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Mother Teresa to be formally declared a saint on September 4 in a grand sainthood ceremony

By FnF Desk | PUBLISHED: 13, Mar 2016, 18:01 pm IST | UPDATED: 13, Mar 2016, 18:07 pm IST

Mother Teresa to be formally declared a saint on September 4 in a grand sainthood ceremony Peris: Mother Teresa will be canonised on September 4, with the Vatican set to confirm details of the grand sainthood ceremony for the founder of the Missionaries of Charity and four others on March 15, sources said on Sunday.

A consistory, or formal meeting of Pope Francis with cardinals and church officials who promote sainthood causes, is expected to be held on Tuesday morning to finalise the sainthood ceremony, the sources in the Vatican said.

The event at the Vatican will be followed by a thanksgiving celebration in Kolkata on October 2.

There has been speculation for months about the final date, and the sources said they had been expecting it to be around September 5, the death anniversary of Mother Teresa.

Pope Francis had officially cleared the path to Mother Teresa’s sainthood on December 17 last year, when he recognised the “miraculous healing” of a Brazilian man whose multiple brain abscesses were cured after his wife prayed to Mother Teresa.

The beatification of Mother Teresa – another step towards declaring her a saint – took place after Pope John Paul II recognised the healing of an Indian woman with a stomach tumour and conferred on her the title of “Blessed” on October 19, 2003. More than 300,000 people had attended this event at St Peters Square in the Vatican.

A canonisation ceremony usually involves a special mass conducted by the Pope and is attended by huge crowds of believers. It is often held outdoors in St Peter’s Square, although sometimes the ceremony has been held in the home country of the person declared a saint.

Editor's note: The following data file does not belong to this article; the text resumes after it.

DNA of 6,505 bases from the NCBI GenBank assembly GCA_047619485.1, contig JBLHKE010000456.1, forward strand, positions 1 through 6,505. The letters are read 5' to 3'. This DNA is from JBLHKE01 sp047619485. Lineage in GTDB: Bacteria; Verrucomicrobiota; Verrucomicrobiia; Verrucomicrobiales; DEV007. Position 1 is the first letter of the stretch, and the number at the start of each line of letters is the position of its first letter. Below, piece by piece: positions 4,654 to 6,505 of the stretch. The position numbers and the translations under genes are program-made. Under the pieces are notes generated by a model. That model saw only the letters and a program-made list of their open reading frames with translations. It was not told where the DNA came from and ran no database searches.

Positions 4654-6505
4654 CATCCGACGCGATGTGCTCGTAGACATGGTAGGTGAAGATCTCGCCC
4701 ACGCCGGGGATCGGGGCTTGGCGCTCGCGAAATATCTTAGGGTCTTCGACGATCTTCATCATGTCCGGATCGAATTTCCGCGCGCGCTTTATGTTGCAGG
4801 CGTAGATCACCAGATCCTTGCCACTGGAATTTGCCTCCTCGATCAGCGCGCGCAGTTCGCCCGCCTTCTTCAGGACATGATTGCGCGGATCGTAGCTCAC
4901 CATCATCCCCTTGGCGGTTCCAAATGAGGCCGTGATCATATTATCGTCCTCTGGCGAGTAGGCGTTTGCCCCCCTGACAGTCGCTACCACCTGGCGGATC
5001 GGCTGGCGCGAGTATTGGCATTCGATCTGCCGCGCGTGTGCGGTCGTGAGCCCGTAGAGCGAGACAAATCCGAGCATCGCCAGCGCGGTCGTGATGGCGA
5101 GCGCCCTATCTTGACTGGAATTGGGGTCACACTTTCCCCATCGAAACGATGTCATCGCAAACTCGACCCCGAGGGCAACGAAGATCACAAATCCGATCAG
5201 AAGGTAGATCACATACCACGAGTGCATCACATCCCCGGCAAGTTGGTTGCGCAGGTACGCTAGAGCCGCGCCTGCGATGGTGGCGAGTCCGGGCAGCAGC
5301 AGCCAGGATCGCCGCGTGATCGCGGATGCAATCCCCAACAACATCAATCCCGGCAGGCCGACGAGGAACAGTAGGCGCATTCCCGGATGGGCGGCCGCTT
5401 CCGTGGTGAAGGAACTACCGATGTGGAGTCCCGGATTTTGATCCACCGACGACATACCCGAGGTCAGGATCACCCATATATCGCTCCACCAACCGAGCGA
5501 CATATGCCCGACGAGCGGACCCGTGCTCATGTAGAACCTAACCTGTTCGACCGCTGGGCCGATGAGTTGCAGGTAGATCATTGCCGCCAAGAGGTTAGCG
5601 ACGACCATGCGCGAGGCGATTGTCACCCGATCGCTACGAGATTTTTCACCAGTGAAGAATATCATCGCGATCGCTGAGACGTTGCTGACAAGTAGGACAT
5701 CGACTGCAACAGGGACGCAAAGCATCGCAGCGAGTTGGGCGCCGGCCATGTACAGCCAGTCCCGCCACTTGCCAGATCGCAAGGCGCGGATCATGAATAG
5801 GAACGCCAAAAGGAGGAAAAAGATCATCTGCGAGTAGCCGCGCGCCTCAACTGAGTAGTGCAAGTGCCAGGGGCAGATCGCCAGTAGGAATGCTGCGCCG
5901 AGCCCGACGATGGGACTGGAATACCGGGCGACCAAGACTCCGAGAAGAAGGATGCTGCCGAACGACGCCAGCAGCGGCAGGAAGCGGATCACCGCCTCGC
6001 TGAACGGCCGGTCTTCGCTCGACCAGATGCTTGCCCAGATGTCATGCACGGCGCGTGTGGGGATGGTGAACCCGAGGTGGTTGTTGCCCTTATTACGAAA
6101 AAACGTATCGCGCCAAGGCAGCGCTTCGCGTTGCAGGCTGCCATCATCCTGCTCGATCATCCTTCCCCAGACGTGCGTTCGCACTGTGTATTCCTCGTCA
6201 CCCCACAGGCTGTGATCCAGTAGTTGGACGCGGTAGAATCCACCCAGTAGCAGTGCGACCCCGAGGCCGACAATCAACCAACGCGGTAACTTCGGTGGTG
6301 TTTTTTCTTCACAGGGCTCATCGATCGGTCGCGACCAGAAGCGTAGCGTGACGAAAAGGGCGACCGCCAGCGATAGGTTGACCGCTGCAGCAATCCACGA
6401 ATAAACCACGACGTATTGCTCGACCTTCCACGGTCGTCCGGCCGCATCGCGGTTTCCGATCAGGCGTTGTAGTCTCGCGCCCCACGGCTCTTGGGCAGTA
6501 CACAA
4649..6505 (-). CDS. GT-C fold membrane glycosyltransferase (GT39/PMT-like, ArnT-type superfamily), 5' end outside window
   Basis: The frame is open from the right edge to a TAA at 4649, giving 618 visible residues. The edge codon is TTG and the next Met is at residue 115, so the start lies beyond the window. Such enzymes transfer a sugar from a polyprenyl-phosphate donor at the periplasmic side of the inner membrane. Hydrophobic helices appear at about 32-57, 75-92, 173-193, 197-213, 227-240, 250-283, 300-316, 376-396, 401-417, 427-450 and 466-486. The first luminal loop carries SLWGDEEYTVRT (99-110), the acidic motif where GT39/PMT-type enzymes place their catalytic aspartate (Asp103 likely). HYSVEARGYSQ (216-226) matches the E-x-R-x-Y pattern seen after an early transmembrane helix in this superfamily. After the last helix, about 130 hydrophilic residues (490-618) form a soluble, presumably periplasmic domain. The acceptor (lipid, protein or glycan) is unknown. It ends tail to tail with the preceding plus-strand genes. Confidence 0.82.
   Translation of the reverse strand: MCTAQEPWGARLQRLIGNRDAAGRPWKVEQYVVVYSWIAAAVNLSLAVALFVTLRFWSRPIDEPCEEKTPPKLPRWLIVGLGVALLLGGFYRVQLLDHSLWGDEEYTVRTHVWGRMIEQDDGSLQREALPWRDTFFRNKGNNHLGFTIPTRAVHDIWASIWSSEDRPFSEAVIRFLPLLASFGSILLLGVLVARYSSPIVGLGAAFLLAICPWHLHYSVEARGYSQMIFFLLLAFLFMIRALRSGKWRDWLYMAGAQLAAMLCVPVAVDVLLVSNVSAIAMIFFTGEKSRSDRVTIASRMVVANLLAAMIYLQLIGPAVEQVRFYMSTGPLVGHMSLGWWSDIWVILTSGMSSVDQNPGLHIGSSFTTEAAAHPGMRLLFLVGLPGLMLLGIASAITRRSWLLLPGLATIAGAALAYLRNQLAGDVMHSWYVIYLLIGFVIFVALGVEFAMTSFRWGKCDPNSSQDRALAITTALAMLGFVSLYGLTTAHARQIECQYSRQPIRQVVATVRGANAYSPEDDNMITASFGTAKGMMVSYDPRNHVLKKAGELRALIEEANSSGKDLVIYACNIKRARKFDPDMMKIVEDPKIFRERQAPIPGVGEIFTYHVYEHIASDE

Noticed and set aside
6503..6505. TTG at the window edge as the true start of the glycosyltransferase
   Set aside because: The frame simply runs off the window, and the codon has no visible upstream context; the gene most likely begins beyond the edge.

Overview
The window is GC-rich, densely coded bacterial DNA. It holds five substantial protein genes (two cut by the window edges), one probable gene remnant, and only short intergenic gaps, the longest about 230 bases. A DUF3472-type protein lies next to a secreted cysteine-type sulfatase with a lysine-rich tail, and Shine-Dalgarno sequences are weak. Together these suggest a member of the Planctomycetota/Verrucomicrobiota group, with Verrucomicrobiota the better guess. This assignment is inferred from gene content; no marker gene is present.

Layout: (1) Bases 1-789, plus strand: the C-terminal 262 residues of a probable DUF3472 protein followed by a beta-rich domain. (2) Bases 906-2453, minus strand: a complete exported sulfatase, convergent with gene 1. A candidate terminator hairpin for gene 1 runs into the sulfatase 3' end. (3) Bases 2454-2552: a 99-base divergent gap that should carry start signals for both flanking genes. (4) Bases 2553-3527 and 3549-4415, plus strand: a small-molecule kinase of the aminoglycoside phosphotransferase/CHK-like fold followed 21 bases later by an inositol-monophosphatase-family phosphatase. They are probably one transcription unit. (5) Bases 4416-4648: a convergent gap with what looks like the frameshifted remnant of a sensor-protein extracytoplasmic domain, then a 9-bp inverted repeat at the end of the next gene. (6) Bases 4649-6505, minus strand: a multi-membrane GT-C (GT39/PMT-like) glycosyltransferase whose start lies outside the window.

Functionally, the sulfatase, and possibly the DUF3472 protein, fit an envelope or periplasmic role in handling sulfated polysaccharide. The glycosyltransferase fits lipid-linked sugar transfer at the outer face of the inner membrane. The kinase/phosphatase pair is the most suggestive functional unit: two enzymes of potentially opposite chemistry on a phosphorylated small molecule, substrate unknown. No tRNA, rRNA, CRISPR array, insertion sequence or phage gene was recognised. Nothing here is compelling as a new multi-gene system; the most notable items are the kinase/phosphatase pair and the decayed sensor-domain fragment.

The saint’s life history is read aloud and a large tapestry of the saint’s image is unfurled.

Sainthood is one of the highest honours granted by the Catholic Church through a long, complex and secretive process in which miracles are analysed theologically and medically before being attributed to a saint, the sources said.

Two miracles that take place after the death of the person have to be traced back to him or her. While healings are usually considered these days for sainthood, some of the other miracles the Church believes in range from “incorruptibility” (where the person’s body does not decay in the grave for a long time) to “levitation” during prayer and “stigmata” (the five wounds of Christ) that bleed during mass.

Mother Teresa née Agnes Gonxha Bojaxhiu was born on August 26, 1910 in Skopje, today the capital of Macedonia. She was the youngest of three children of an Albanian grocer named Nikola and his wife Drane. Her father died when she was eight.

Mother Teresa once famously said, “By blood I am Albanian. By citizenship, Indian. By faith I am a Catholic nun. As to my calling, I belong to the world.”

When she was 18, she left her family to join the missionary Sisters of Loreto in Ireland, where she got her name Mary Teresa. She first came to India in 1929 and moved to the slums.

In 1950, with the permission of the Vatican, she founded the Missionaries of Charity, a Roman Catholic religious order of women dedicated to “serving the poorest of the poor”. Mother Teresa won the Nobel Peace Prize in 1979.

The cost of beatification and canonisation reportedly runs into several hundreds of thousands of euros. On March 4, Pope Francis announced new regulations in a bid to keep the canonisation budget in check.

Vatican officials said the causes of the beatification and canonisation, due to their complexity, require a lot of work. This includes expenditure for the dissemination of knowledge of the person for the diocesan or eparchial inquiry, and celebrations of beatification and canonisation.

Loved by her admirers, missionary workers and volunteers for her work for the poor around the world, Mother Teresa also had her share of critics. In her Nobel speech, she said abortion was “the greatest destroyer of peace” and called it a “direct murder by the mother herself”.

Feminists around the world actively condemned her statement.
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